Cook is a psychologist and associate professor at Yale University and an Op-Ed Project Public Voices Fellow
With all the heated exchange and frothing vitriol on the U.S. presidential campaign trail, it’s easy for Americans to be negatively affected. It may feel like our stomachs are in knots and our heart rates are elevated. Many feel a general concern about our country’s future. But this is the time for mending relations, not boiling resentment or retaliation. While the kind of psychological and social repair needed in the U.S. is not contingent upon forgiveness, it might be facilitated by it.
Forgiveness has been widely viewed as a great liberator to releasing oneself from the pain of the past. It’s a way to transcend the negative effects of transgressions. It’s not typically as simple or straightforward as flipping a pardon switch, of course. The process is complicated and generally unfolds over time.
But research has documented the positive effects of forgiveness and shown that it is more than worthwhile. Essentially, the more one can let go of deep-seated grudges, the fewer signs of emotional distress and the more sense of empowerment one will feel.
For sure, forgiveness is complicated and influenced by many factors—offense severity, intent to harm, and time since the hurtful experience occurred. But one’s readiness for reconciliation is one of the most important predictors of forgiveness.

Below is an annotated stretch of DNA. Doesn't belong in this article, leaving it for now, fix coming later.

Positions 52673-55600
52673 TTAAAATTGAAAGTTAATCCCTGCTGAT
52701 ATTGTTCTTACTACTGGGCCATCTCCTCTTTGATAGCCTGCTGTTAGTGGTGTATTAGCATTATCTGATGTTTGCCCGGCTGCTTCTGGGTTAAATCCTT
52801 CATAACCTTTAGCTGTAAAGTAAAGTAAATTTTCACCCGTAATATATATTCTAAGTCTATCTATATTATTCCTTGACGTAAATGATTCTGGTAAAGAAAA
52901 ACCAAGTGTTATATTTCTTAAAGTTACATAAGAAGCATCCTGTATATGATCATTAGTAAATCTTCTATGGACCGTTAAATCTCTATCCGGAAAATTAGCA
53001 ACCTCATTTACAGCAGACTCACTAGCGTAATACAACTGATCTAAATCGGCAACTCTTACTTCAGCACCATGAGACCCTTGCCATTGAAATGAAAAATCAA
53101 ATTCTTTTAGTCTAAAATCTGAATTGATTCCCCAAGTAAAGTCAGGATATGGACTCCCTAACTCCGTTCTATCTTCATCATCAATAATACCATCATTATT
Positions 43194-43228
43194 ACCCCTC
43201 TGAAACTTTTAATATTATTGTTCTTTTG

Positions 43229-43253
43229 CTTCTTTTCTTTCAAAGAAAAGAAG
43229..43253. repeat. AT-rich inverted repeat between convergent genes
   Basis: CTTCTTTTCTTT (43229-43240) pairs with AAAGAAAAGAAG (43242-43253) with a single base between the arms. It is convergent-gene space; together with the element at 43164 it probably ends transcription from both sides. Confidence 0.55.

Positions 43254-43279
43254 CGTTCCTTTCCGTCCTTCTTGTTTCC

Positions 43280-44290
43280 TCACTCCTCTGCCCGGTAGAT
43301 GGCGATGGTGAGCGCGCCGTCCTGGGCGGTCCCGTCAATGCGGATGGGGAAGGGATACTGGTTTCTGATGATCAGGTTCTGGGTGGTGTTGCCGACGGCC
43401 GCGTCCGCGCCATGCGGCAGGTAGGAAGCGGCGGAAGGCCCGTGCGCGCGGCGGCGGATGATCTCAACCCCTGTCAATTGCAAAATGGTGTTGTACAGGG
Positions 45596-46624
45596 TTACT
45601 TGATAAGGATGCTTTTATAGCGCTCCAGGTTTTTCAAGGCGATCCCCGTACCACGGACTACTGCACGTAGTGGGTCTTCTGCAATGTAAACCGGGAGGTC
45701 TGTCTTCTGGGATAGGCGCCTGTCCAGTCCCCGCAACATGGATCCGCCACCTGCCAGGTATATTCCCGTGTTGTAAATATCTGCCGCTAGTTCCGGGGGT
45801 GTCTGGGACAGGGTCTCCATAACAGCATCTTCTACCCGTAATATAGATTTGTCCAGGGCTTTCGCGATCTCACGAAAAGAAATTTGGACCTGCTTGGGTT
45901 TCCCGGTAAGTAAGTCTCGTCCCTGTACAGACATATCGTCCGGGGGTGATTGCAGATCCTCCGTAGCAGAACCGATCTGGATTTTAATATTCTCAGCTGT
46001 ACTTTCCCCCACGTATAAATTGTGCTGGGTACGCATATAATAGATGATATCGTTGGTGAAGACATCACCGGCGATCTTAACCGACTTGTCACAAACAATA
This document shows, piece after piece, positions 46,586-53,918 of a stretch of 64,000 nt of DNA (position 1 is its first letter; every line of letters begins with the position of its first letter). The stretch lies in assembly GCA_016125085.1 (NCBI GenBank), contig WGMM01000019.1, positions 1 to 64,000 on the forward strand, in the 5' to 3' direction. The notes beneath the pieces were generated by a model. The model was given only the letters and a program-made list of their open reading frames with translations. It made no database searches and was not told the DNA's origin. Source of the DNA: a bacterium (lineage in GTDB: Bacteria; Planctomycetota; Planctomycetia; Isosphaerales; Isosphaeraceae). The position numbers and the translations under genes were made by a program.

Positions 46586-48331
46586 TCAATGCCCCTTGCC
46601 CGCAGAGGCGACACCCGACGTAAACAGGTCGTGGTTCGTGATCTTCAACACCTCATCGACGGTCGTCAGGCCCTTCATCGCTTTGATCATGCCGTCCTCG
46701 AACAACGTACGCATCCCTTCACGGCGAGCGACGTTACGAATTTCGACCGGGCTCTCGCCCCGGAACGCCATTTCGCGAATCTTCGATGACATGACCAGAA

How do we know if we’re ready? And if we’re not, how can we prepare ourselves to get there?
The more people make broad generalizations about the “other” group, lumping them into one big basket of the evil, the less likely they’re ready. Demonizing all those in a particular party as bad, ill-informed, and even deplorable certainly doesn’t make us want to reach across the aisle and lock arms, let alone shake hands.
The more people perceive themselves as belonging more to the marginalized group as opposed to the larger collective, the less ready they often are to bury the hatchet. So if we identify ourselves first and foremost as Democrats, Republicans, Independents or Green Partiers, rather than as Americans, we’re less likely to make steps to move forward together.
And if one believes that all individuals have the same worth, should be treated equally and allowed to express their opinions openly—if they had pride in their country and felt that over time they could join with the others—they were more willing to resolve their disputes.
If we take a page from the reconciliation book of other deeply divided countries and engage in some good old-fashioned cognitive-behavioral therapy, we can promote healing. Acknowledge the perspective and suffering of the opposing party (even if we don’t agree with their position). Process our own experiences and mourn any associated disappointments or losses.
Bitter divide and resentment can eat away at one’s psyche and soul and wreak havoc on a nation. Being willing to forgive will move us beyond the burden of pain, fear and anger. Readiness to reconcile will go a long way in restoring self and country respect.